Inactivation of NPC1L1 causes multiple lipid transport defects and protects against diet-induced hypercholesterolemia.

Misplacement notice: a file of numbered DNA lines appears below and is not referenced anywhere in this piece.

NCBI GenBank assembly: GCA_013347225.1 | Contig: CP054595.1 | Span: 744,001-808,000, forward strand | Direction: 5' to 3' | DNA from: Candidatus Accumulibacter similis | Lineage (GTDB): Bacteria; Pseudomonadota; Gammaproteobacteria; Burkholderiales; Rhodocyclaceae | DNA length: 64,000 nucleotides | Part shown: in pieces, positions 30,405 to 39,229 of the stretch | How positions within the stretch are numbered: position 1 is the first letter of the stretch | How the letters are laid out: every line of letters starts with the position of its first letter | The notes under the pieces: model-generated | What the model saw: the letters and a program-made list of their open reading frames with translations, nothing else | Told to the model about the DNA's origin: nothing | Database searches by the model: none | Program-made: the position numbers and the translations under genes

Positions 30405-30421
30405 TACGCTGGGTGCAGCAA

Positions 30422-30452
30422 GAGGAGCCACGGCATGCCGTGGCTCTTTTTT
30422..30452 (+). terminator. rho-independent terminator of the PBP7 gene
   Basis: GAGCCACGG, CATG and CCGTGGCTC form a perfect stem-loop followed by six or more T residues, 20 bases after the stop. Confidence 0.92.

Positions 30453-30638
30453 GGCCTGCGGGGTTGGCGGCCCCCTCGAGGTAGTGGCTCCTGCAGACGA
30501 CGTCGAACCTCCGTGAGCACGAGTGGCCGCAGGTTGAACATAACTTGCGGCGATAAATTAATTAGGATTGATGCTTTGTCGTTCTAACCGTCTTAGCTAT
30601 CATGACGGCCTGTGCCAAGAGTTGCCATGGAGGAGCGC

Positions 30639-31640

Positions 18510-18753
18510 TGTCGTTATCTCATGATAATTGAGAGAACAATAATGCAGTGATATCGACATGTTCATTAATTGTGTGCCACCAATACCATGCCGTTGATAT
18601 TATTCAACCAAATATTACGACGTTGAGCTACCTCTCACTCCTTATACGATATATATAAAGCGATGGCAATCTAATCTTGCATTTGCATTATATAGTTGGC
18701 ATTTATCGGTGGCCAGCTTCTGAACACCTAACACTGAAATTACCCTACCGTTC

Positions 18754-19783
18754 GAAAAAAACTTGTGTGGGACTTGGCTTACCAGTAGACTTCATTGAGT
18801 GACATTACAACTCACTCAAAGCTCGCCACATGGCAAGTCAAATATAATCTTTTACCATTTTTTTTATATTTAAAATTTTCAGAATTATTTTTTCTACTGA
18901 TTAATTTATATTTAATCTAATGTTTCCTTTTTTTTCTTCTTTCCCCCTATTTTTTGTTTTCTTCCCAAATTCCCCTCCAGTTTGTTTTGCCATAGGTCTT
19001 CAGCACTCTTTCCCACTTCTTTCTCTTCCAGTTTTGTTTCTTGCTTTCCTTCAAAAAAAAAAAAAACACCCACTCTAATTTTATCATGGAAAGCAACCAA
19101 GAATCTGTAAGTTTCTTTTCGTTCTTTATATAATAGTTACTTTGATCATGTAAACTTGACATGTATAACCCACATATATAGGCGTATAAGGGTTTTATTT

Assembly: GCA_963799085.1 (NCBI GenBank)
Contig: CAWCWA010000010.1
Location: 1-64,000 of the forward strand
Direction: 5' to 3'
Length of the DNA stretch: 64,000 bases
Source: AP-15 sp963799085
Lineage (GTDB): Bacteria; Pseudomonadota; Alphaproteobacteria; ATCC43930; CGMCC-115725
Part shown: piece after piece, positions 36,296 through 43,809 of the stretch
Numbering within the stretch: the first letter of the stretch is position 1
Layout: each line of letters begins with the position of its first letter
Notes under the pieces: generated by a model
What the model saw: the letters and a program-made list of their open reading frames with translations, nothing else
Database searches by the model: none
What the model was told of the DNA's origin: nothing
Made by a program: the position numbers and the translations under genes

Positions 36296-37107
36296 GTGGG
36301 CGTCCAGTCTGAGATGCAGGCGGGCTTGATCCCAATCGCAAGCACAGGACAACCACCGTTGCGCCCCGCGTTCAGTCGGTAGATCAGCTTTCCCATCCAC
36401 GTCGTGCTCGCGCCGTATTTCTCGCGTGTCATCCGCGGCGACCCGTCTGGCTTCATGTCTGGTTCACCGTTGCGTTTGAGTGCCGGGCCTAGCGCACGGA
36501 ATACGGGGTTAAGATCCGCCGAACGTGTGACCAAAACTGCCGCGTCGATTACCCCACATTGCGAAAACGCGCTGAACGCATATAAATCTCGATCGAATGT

NPC1L1, a recently identified relative of Niemann-Pick C1, was characterized to determine its subcellular location and potential function(s). NPC1L1 was highly expressed in HepG2 cells and localized in a subcellular vesicular compartment rich in the small GTPase Rab5. mRNA expression profiling revealed significant differences between mouse and man with highest expression found in human liver and significant expression in the small intestine. In contrast, liver expression in mouse was extremely low with mouse small intestine exhibiting the highest NPC1L1 expression. A mouse knock-out model of NPC1L1 was generated and revealed that mice lacking a functional NPC1L1 have multiple lipid transport defects. Surprisingly, lack of NPC1L1 exerts a protective effect against diet-induced hyperlipidemia. Further characterization of cell lines generated from wild-type and knock-out mice revealed that in contrast to wild-type cells, NPC1L1 cells exhibit aberrant plasma membrane uptake and subsequent transport of various lipids, including cholesterol and sphingolipids. Furthermore, lack of NPC1L1 activity causes a deregulation of caveolin transport and localization, suggesting that the observed lipid transport defects may be the indirect result of an inability of NPC1L1 null cells to properly target and/or regulate caveolin expression.